How bad Ulysses storm I don’t know, but I experienced Great storm/hurricane of 1987 (as it happen I did see Michael Fish’s ‘forecast’ in the previous evening) in number of ways, initially when my conservatory roof was smashed by a branch broken of pine tree some 50 yards away then I drove to work, not being able to exist my street in usual direction and through half blocked streets of SW London with all kinds of debries making couple of detours.
It was Friday morning, but some of American readers may remember the next couple of days when Does Jones collapsed about huge 500 points which heralded financial crisis. On Thursday there was significant fall on DJ, so when London market many London City stuff didn’t make it to their desks, that gave me chance to get lot of ‘put’ options on number of overpriced stock, which proved to be very profitable gamble 2-3 weeks later. Money later was invested in ensuing property crash. That was last time I gambled on the stock market derivatives.


Peta of Newark
April 25, 2023 3:30 am

It’s all garbage innit:
Quote:”train in Cumbria was blown over.

Cumbria didn’t exist then. It wasn’t even a ‘twinkle’

The hapless choo choo may have been in either Cumberland, Westmorland or North Lancashire

Reply to  Peta of Newark
April 25, 2023 4:15 am

You can still get Cumberland sausages, you know….

Reply to  strativarius
April 25, 2023 5:07 am

As, no doubt, Ange could tell you.

Reply to  Ian_e
April 25, 2023 5:11 am

As could my sister

Ben Vorlich
Reply to  Peta of Newark
April 25, 2023 6:05 am

Brits of the Greta Generation have got no idea about the historic counties of the UK

April 25, 2023 4:08 am

The thing about mainstream climate ‘science’ is it is utterly confused.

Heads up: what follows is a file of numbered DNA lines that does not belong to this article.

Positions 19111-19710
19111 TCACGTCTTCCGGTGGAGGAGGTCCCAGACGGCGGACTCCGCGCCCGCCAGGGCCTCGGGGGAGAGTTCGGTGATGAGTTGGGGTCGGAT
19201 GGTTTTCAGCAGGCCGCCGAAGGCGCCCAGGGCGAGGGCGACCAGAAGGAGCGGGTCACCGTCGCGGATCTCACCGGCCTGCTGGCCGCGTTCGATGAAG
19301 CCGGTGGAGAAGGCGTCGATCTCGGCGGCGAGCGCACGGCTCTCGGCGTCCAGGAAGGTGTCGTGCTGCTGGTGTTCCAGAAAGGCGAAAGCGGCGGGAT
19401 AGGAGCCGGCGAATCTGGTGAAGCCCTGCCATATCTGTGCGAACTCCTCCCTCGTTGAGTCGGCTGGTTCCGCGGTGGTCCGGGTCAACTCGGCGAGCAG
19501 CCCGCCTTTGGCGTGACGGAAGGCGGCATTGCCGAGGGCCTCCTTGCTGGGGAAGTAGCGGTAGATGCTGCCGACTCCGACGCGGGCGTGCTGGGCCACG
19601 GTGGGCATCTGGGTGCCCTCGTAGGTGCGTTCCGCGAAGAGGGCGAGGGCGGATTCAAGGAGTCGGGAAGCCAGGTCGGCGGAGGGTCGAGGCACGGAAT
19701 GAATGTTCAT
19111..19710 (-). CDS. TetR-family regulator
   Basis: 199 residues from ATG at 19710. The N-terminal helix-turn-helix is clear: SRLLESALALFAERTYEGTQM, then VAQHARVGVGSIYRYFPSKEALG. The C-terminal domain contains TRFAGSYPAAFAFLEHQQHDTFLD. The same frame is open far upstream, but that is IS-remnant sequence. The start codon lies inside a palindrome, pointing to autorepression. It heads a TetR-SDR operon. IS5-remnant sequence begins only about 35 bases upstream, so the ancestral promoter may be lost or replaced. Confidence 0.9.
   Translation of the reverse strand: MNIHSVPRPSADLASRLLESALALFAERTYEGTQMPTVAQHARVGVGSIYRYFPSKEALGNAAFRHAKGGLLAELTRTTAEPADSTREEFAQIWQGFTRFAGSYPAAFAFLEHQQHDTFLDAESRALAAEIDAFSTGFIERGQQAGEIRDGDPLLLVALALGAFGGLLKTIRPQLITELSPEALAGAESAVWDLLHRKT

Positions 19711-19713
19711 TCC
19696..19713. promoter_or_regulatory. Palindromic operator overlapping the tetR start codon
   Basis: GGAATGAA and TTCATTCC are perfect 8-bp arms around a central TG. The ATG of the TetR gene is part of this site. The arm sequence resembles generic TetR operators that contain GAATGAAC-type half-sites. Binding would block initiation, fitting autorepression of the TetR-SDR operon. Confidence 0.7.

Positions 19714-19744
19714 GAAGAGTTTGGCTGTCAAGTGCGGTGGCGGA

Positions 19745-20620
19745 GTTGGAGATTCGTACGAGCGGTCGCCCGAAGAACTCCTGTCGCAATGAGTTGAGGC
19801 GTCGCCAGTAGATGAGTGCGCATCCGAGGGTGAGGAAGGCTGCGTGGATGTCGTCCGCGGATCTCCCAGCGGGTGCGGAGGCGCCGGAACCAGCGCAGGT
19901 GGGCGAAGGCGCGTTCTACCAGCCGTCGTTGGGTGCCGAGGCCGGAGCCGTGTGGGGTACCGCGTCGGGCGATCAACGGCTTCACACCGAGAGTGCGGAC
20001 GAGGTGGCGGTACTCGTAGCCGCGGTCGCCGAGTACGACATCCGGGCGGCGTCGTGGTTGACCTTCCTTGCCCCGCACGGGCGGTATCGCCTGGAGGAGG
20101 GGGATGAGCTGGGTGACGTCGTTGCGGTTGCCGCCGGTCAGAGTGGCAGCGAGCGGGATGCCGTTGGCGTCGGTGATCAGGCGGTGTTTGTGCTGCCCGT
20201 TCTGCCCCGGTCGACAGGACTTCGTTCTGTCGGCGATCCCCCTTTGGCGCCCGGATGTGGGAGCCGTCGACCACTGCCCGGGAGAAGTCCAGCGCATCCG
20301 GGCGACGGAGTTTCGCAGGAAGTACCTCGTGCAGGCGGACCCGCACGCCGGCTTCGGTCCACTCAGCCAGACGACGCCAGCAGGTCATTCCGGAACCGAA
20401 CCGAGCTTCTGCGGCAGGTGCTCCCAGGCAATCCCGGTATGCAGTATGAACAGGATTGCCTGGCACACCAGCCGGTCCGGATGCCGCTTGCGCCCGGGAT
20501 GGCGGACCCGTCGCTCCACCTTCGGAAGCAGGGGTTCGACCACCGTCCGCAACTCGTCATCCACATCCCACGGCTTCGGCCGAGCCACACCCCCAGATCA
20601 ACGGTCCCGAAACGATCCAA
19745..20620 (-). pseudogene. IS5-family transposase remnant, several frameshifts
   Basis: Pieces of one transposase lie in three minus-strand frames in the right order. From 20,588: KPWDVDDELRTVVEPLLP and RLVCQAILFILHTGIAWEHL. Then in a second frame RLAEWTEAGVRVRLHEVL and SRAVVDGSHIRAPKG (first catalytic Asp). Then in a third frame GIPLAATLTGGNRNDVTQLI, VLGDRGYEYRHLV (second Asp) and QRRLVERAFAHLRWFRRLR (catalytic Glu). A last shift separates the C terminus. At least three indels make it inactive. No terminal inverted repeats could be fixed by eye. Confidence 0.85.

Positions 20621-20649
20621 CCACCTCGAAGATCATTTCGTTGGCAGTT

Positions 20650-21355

“humans have caused all the global warming since 1950

Global warming attribution studies consistently find humans are responsible for all global warming over the past six decades.”

How can one of the strongest storms on record be possible without this human global warming?

“Global warming is causing more extreme storms
We’re already feeling changes in extreme precipitation”

Are we? Where did all this ‘extreme’ precipitation go?

“Driest February in England since 1993 signals drought ahead, say experts”
With little rain forecast for spring and reservoirs still not refilled, drought could be worse than last year

The real climate challenge – for myself, at least – is getting through the investiture of the new parliamentary ornament and avoiding it completely.

Reply to  strativarius
April 25, 2023 12:54 pm

That’s a bit rough. Won’t you be compensated with some “Coronation Quiche”?

April 25, 2023 5:06 am

‘Storm Ulysses shows why it is difficult to make direct comparisons with storms in the past’

So true; but don’t worry, the BBC will always be there to explain why things are worse now than ever before!

Reply to  Ian_e
April 25, 2023 5:13 am

the BBC will always be there”

And for the [current] bargain price of £159 – or a fine, or even jail.

Bill Parsons
April 25, 2023 3:40 pm

“Extreme” and seemingly contradictory weather conditions are the norm, not the exception.

Drought and Flood in 1936

The worst flood on record on the Potomac occured in March, 1936 with water levels 40 feet above normal. The Palmer Drought monitor registers the extreme summer drought across the Midwest that occured five months later.